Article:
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Bank strategy 'boosts wealthiest'
The Bank of England has admitted that its quantitative easing programme has caused many pension funds to suffer
The wealthiest 5% of Britons have seen their fortunes increased further by the Bank of England's economy-boosting efforts while many pension funds have suffered, the Bank has revealed.
Its quantitative easing (QE) programme has increased total household wealth by 16%, or £600 billion, after increasing the value of assets. But it is the richest households - holding around 40% of these assets - that have benefited the most, according to the Bank.
Its report into the impact of its £375 billion QE programme, which was launched in the wake of the financial crisis, also found that pension funds with hefty shortfalls will have seen their deficits increased further.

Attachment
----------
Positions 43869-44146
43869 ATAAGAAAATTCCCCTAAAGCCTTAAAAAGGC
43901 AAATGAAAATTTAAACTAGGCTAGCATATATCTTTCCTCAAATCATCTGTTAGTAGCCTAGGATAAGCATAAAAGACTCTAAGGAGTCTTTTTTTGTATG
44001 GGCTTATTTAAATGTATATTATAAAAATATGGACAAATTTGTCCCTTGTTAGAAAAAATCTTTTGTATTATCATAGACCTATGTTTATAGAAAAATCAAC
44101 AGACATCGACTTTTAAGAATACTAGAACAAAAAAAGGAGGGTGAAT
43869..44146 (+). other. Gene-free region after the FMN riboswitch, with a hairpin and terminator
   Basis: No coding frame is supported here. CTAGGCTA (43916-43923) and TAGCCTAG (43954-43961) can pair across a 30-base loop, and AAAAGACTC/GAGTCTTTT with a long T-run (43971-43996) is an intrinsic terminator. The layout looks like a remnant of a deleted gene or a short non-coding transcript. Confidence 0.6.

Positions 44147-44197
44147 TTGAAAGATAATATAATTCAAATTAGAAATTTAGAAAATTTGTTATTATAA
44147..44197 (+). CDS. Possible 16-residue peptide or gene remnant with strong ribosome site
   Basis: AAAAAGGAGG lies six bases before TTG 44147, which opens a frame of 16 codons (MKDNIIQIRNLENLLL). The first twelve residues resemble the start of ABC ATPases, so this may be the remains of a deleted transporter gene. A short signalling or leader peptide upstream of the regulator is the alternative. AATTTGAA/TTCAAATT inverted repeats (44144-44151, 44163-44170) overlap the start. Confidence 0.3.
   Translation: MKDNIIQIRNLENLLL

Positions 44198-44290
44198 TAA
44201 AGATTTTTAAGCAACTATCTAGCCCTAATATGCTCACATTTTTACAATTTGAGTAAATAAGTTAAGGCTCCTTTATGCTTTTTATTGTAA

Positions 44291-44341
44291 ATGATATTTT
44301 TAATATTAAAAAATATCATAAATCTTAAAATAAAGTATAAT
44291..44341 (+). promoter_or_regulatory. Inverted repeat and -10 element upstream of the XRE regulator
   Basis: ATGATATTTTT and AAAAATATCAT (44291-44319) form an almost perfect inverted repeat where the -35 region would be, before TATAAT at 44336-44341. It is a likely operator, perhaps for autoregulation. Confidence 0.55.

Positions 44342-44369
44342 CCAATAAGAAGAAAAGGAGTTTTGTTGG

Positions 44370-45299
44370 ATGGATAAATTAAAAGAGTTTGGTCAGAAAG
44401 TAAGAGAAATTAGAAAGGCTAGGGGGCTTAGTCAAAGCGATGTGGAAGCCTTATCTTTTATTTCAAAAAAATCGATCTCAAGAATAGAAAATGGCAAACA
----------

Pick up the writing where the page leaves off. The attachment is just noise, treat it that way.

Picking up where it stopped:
However, the Bank said QE has helped the UK avoid an even worse economic battering.
It said: "Without the Bank's asset purchases, most people in the United Kingdom would have been worse off.
"Economic growth would have been lower. Unemployment would have been higher. Many more companies would have gone out of business. This would have had a significant detrimental impact on savers and pensioners along with every other group in our society."
The report comes in response to the Treasury Select Committee's request for more detail on the effects of QE after increasing criticism of the programme because of its impact on pension annuity rates and gilt yields.
The Bank rejected fears that QE has hurt pensioners, saying that while it has lowered annuity rates, it has also increased the value of assets in pension pots. Retirees already drawing an income from a company or personal pension will also be mostly unaffected by the programme, according to the report.
Dr Ros Altmann, director-general of Saga, said the Bank was wrong to suggest that pensioners have not lost out and said QE was causing "significant economic damage".
"A brief examination of the facts does not support the argument that QE has pushed up asset prices by at least as much as it has depressed annuity rates," she said. "Investments in equity markets have been hugely volatile and the overall performance of the stock market has not risen sharply in recent years, whereas gilt yields have moved sharply lower and annuity rates have plummeted."
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